When I press her for detail, her counsel takes a somewhat surprising form: "Things like, eating a lot of fast food is really bad for you. All that salt and sugar creates high blood pressure; it makes you overweight, it makes you sluggish. And take care of your teeth, because when you get older it's such a drag. There's nothing worse than feeling creative, wanting to do stuff, and not being able to because you've got teeth problems and you don't have enough money to take care of them." Thus speaks the rock goddess.

While Smith's ability to hang on to her youthful idealism has endeared her to fans worldwide, it has a less cuddly side. She earned the anger of many American liberals for supporting Ralph Nader as Green Party candidate in the US presidential elections in 2000. Nader was blamed for George W Bush's victory when he won nearly 98,000 votes in Florida, where Al Gore lost to the Republicans by a slender margin. I ask her if, with hindsight, she ever regrets that decision. "Absolutely not. Ralph is a great man and if he was president the world would be glowing." She argues that Gore ran his campaign poorly, failing to fight back against corrupt tactics from the Bush camp. "A lot of people find it convenient to blame Ralph Nader. But the truth of the matter is that if Al Gore had fought to the end, the outcome would have been very different."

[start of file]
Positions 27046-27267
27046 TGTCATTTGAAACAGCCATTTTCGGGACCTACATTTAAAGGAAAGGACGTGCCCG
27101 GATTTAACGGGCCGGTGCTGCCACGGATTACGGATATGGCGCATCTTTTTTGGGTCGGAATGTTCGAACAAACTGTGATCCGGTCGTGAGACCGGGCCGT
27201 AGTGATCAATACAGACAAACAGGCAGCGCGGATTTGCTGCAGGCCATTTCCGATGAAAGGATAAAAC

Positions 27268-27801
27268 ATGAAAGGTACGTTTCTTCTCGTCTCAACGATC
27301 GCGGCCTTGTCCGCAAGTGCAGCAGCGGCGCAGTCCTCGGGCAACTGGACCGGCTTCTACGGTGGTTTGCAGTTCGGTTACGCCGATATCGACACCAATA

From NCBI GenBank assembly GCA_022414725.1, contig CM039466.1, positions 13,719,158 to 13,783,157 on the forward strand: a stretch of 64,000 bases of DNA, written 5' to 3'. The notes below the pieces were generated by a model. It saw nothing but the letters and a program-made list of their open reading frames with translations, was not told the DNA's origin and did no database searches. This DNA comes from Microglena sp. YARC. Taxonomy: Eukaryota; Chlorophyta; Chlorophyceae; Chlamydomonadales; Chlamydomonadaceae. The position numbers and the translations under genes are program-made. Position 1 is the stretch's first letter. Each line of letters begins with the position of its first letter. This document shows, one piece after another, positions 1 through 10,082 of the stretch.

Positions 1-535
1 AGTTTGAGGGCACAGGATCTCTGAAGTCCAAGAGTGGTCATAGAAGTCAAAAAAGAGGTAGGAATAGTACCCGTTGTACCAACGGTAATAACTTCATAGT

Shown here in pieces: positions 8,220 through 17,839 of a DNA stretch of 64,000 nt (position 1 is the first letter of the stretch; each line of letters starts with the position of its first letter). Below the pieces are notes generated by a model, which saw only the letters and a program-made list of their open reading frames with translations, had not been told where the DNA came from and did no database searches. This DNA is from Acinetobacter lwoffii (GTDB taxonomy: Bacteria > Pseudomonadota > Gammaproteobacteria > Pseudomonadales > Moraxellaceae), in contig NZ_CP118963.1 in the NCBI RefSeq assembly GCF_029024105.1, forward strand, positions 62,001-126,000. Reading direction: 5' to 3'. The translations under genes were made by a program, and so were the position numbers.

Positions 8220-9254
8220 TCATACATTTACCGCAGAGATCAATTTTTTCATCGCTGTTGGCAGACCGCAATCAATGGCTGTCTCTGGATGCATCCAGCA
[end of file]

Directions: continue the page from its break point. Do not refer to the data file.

It is more difficult to justify her insistence that she would do the same again in the 2008 elections. "Would I campaign strategically to get rid of Bush? No. I would always back the candidate I believed in. If I'm voting for someone, I have to feel that I can live with myself about it."